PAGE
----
|dc.description.abstract||This thesis is an amalgam of two largely diﬀerent experiments. While the exper-
imental apparatus are similar, the incident particles, fundamental interactions, and
dissociation dynamics of the two systems are entirely diﬀerent. They are tied together
via momentum spectroscopy, occasionally called the ”momentum microscope”. The
two experiments each represent a fundamental pillar of the modern scientiﬁc regime.
For one, it is an observational ﬁrst, producing an experiment that no other research
group has produced before. For the other, it is a check on reproducibility, an eﬀort
by the scientiﬁc community to validate its eﬀorts.
0.1 Water Experiment
The ﬁrst of the two experiments included in this thesis is the double photoion-
ization of water by 57 eV linearly polarized photons. A 57 eV photon collides with
a water molecule and excites two molecular bonding electrons into the continuum.
The remaining dication, H2O2+, is generally considered unstable and has not been
observed in the laboratory. The unstable dication breaks apart, according to the
multi-dimensional potential energy surface(s) available to it. The momentum for
each of the charged particles - two protons and two electrons - are measured in co-
incidence. The measurement of the two protons allows for the full orientation of the
water molecule prior to dissociation. Prior to the writing of this thesis, this has only
been achieved in a ”recoil axis” frame, aligning two fragments of a complex molecule
that breaks apart upon one bond, including the simplest case of a diatomic molecule.
The full three dimensional momentum resolution of the entire molecule, and its pho-
toelectrons, is new terrain in momentum spectroscopy. The energies of the recoil
ions and electrons, as well as their angular distributions, are measured and analyzed
in an attempt to match the repulsive dication states of the water molecule to the
asymptotic fragment conﬁgurations in both two- and three-body reaction pathways.
The water experiment was conducted at the ALS with other members of the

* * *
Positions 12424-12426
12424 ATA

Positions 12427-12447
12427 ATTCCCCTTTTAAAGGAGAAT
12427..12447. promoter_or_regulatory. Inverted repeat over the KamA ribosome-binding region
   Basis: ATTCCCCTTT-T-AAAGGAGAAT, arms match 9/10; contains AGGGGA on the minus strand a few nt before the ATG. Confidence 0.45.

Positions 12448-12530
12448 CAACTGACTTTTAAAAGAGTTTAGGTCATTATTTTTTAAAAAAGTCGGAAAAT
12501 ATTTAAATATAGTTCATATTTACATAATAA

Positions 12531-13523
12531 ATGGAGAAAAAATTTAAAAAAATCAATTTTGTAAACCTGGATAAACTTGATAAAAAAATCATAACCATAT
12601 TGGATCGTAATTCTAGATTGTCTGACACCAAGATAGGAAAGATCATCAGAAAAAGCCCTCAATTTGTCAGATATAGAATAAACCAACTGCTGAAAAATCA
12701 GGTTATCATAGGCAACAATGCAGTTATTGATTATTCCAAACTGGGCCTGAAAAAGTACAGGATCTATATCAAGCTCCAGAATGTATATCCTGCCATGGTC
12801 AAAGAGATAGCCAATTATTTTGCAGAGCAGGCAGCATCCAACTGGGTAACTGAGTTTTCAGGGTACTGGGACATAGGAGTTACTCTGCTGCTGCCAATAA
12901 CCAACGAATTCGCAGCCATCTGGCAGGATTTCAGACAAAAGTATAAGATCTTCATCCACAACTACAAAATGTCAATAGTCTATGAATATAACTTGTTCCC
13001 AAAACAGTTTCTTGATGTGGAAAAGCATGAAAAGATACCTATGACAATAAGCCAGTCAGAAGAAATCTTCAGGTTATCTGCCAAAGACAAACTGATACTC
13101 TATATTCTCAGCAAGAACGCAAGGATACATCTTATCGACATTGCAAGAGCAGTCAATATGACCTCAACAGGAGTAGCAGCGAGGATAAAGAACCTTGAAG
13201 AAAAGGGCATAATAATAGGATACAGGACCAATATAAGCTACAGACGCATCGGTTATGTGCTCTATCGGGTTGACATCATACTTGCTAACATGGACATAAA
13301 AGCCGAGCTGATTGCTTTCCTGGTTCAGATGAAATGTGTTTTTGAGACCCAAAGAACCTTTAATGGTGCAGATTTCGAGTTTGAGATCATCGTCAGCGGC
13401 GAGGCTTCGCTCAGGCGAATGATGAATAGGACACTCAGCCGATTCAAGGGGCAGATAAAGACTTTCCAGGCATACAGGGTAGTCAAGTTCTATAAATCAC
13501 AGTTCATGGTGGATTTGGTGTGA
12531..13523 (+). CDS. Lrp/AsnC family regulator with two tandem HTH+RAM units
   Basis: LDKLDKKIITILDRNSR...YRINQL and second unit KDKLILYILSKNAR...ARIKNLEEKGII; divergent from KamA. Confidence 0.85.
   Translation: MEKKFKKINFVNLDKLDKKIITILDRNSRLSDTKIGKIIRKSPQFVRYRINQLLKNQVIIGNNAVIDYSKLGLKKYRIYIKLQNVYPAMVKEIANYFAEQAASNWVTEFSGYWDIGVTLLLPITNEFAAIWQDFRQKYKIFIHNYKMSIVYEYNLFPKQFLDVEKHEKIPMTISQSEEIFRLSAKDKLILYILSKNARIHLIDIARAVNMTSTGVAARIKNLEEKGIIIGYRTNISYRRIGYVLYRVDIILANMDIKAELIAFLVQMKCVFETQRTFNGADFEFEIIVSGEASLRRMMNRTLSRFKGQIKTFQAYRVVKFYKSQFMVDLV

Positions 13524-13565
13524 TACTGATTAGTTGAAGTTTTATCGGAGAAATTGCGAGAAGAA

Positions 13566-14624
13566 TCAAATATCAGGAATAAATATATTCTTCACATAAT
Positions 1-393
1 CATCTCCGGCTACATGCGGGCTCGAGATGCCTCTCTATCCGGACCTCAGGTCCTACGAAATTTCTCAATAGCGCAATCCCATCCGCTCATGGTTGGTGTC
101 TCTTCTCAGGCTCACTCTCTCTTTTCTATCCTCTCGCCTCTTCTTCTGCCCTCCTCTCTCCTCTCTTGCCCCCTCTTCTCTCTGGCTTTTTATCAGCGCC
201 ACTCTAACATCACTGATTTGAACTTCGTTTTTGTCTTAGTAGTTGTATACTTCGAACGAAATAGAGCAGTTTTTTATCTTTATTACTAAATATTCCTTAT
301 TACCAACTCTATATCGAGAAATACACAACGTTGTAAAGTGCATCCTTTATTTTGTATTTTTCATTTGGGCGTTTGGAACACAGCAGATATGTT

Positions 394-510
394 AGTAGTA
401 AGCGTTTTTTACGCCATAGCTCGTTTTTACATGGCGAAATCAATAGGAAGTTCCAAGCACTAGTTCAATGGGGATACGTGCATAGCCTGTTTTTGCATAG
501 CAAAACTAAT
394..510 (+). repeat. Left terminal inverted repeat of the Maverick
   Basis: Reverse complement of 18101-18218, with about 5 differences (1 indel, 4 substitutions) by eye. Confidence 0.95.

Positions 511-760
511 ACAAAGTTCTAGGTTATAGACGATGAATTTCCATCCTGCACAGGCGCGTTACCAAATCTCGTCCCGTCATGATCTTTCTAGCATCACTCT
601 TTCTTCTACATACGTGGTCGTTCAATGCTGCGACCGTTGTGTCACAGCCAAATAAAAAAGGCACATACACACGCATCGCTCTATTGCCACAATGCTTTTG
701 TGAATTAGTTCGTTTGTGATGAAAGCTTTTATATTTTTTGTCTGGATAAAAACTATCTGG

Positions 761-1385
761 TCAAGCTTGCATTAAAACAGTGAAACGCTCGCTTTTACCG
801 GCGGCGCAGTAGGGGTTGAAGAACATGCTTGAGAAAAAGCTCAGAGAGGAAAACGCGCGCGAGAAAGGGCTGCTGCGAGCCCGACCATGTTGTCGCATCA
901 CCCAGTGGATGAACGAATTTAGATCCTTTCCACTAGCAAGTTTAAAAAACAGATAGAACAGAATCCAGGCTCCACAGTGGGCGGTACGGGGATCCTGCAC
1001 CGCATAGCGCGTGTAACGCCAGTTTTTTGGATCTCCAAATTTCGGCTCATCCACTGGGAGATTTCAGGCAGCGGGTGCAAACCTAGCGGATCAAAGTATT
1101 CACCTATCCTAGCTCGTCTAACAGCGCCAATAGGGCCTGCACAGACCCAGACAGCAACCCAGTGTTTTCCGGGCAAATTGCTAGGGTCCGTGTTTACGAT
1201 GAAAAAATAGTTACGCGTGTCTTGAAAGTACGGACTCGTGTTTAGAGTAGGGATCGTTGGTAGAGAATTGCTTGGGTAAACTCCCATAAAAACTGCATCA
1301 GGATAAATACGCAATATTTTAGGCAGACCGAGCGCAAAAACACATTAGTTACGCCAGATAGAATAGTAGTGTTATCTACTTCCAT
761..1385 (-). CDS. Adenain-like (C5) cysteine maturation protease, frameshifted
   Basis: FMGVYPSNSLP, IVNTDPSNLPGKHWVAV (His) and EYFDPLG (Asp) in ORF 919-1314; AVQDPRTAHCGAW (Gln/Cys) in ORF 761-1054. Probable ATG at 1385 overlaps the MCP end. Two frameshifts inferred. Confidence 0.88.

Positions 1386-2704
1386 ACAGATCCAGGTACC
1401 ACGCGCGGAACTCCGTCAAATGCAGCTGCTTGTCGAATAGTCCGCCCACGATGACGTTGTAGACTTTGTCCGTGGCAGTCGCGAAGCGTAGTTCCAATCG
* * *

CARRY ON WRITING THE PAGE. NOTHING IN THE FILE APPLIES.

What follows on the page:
COLTRIMS collaboration from Kansas State University, University of Frankfurt,
and Auburn University. The data was given to the author of this thesis as a training
exercise in data analysis - training on the actual acquisition of data using COLTRIMS
came later, in the second experiment of this thesis.
The details of the experimental apparatus, the excitation of the dication, and
its subsequent decay are the focus of the ﬁrst two chapters of this thesis.
0.2 CF4 Experiment
The second experiment is dissociative electron attachment to C F4. Electron at-
tachment is an electron scattering interaction wherein a low energy electron, typically
from 0-15 eV in energy, collides with a molecule and is trapped in a local potential
minimum, a so-called Shape Resonance. Alternately, the electron can collide with
the molecule and couple with some internal degree of freedom, forming a negative
ion, a so-called Feshbach Resonance. These thesis chapters focus on the situation in
which the electron attachment leads to a dissociative negative ion state, with inci-
dent electron energies ranging from 5.5 eV to 9 eV. The angular distributions found
match, at least qualitatively, those of previous experiments, although the precise
partial wave analysis of those distributions disagree slightly with the literature. The
most interesting data, those taken as the primary motivation for the experiment,
are the KER measured as a function of the incident electron energy for the reaction
pathway leading to C F3−. These results disagree with the most recent results in the
literature which, on their own, disagreed with all the previous results in measurement
of this quantity.
The maintenance, repair, and troubleshooting of a COLTRIMS experiment are
rigorous endeavors, and the C F4 experiment gave the author of this dissertation
the opportunity to learn the minutiae of the complex experimental procedure. This
process took place, chronologically speaking, well after the analysis of the water
experiment was under way. While this ordering of training may initially appear
backwards, it was an invaluable layering of technical training, granting the author
many opportunities to revisit the skills required as a physicist, from deep literature
searches to vacuum pump maintenance to data analysis.||en_US